“An individual has not started to live until he or she can rise above the narrow confines of his or her individual list of concerns to the broader concerns of humanity.”
-Rev. Dr. Martin Luther King Jr.
January 18th marks the 26th year Reverend Dr. Martin Luther King Jr. is remembered with a U.S. Federal Holiday. It’s the only of its kind to be designated as “a day on, not a day off.” In keeping with his legacy, Dr. King’s daughter, Bernice King, reinforces the conviction that “you are important. You are significant and you have something that you can offer to make humanity a better place.”
While in years past many Americans have gone out into the world to offer in person service in commemoration of Dr. King’s legacy, considerations of COVID-19 will render many of us unable to participate in such gatherings. Instead, in the spirit of offering whatever you have to give, here are some ideas for how to celebrate MLK Day without risking the health of yourself or loved ones.
Reach out to friends and family to ask how you can support them this year
In spite of the continued uncertainty surrounding COVID-19, many folks have embraced the spirit of a hopeful New Year. Whether it is a regimented fitness endeavor, commitment to focusing on a new hobby, a shift in priorities or simply making an effort to break from routine, folks everywhere are using this scheduled refresh to start anew. Consider reaching out to friends to ask what you can do to help them meet their goals. It could be offering a daily supportive text, cooking the occasional meal or joining them over the phone for a moment of prayer or meditation. Serving others can often have the happy side effect of serving ourselves just as much.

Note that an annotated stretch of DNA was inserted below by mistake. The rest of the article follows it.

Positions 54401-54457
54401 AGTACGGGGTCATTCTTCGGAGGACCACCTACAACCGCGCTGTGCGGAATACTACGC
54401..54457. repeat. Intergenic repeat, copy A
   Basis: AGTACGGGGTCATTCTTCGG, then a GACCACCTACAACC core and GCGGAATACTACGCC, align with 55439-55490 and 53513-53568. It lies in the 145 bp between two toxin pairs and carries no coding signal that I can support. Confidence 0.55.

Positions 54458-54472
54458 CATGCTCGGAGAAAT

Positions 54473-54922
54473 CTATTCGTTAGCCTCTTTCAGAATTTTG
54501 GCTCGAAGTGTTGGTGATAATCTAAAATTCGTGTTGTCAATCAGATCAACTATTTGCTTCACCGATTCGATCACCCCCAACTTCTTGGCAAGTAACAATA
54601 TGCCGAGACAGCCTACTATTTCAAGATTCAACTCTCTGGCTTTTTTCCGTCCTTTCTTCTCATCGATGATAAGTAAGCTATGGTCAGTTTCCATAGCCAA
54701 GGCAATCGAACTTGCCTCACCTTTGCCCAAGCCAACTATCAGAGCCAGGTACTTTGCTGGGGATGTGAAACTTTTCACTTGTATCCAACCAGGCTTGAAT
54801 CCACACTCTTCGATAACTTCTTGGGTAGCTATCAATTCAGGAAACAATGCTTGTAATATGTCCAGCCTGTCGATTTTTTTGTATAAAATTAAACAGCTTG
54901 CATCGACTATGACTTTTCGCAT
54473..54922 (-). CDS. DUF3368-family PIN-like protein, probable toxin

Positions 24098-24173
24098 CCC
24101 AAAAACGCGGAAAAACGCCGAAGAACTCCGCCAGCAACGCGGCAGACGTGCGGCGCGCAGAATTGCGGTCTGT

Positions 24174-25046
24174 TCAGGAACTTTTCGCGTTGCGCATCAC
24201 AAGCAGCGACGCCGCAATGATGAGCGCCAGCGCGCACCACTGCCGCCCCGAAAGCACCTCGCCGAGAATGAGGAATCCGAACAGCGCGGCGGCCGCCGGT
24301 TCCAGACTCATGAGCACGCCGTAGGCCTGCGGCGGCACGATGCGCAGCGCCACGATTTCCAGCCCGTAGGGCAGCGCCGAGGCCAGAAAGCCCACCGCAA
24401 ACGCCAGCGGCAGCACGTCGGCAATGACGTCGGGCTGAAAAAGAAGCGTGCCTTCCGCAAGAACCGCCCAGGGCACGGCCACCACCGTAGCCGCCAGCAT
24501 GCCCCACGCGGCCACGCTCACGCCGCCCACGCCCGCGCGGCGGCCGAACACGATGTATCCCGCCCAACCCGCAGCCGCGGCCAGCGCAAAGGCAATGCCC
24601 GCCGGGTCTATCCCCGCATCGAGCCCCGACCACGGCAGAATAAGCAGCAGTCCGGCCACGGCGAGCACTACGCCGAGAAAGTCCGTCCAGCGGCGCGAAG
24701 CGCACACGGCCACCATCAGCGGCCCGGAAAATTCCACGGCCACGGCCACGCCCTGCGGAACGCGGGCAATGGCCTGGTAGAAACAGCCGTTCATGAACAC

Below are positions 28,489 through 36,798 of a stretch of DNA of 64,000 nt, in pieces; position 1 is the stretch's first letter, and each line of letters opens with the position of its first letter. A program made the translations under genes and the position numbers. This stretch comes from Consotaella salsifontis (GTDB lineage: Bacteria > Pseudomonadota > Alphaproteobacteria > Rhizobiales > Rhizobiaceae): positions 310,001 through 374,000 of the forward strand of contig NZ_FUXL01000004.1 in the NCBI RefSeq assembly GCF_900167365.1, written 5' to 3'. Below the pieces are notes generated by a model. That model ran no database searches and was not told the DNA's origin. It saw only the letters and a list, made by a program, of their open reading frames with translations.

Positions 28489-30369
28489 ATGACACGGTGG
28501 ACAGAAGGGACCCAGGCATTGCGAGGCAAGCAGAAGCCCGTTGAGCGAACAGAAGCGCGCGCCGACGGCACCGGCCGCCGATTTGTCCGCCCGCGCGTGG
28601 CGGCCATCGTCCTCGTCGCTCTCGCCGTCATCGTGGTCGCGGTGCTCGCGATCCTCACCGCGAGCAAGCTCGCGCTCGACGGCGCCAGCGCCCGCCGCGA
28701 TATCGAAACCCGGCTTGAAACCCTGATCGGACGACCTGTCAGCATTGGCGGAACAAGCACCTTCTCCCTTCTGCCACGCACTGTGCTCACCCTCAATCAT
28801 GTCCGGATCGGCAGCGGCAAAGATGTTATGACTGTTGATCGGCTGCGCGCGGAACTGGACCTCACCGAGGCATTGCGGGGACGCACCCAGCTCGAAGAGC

Drop off a donation
While organizations and churches may not be hosting in-person service projects this year, most are still accepting donations. During these coldest days of the year, providing warm clothes to our most vulnerable neighbors is vitally important. Perhaps bring new or gently used coats and blankets to a local center. If you are an animal lover, consider dropping off blankets for your furry friends at the shelter.
Cook a meal for a someone
Whether it’s for a stranger or a loved one, cooking a home-cooked meal for him or her is a hearty (and tasty) way to offer care. Here are some casserole ideas from Southern Living to feed the whole crew. Go above and beyond to serve someone by asking in advance what he or she is most craving and even throw in a scrumptious dessert.
Sign up to be a foster pet parent
According to the Atlanta Humane Society’s website, “foster caregivers provide temporary care for cats, kittens, dogs and puppies in their own homes.” There are a couple orientations each month, the next one being January 24th, to learn more about becoming a caregiver. Since volunteering in contact with other humans could potentially be too risky, perhaps helping out a four-legged friend is presently more suitable!
Pick up trash
No organization necessary. This could be as simple as walking down your street or heading to your favorite hike and bringing along a trash bag. It’s simple and low-maintenance but will greatly benefit the community at large.
Buy coffee for the person in line behind you
The age-old trick of instantly brightening your fellow coffee-drinker’s day. Pro tip: make sure the person behind you isn’t picking up an order for fifteen people. Unless you want to treat the whole gang to some fresh brew!
Research charities and pledge a monetary donation
There are countless non-profits and charitable organizations, each with a specific niche. Such targeted service offers invaluable support to the community and also opens the opportunity to align with a cause near to your heart. With this extra day “on,” consider finding something you’re especially passionate about and donating one time or else pledging a monthly commitment for the uncertain year ahead.
Listen to one of MLK’s recorded speeches
The Martin Luther King Jr. Research and Education Institute of Stanford University has an archive of many of Dr. King’s speeches and sermons. The marvel of modern technology allows us listen to his timeless message, decades later, and reflect on past progress and work yet to be done.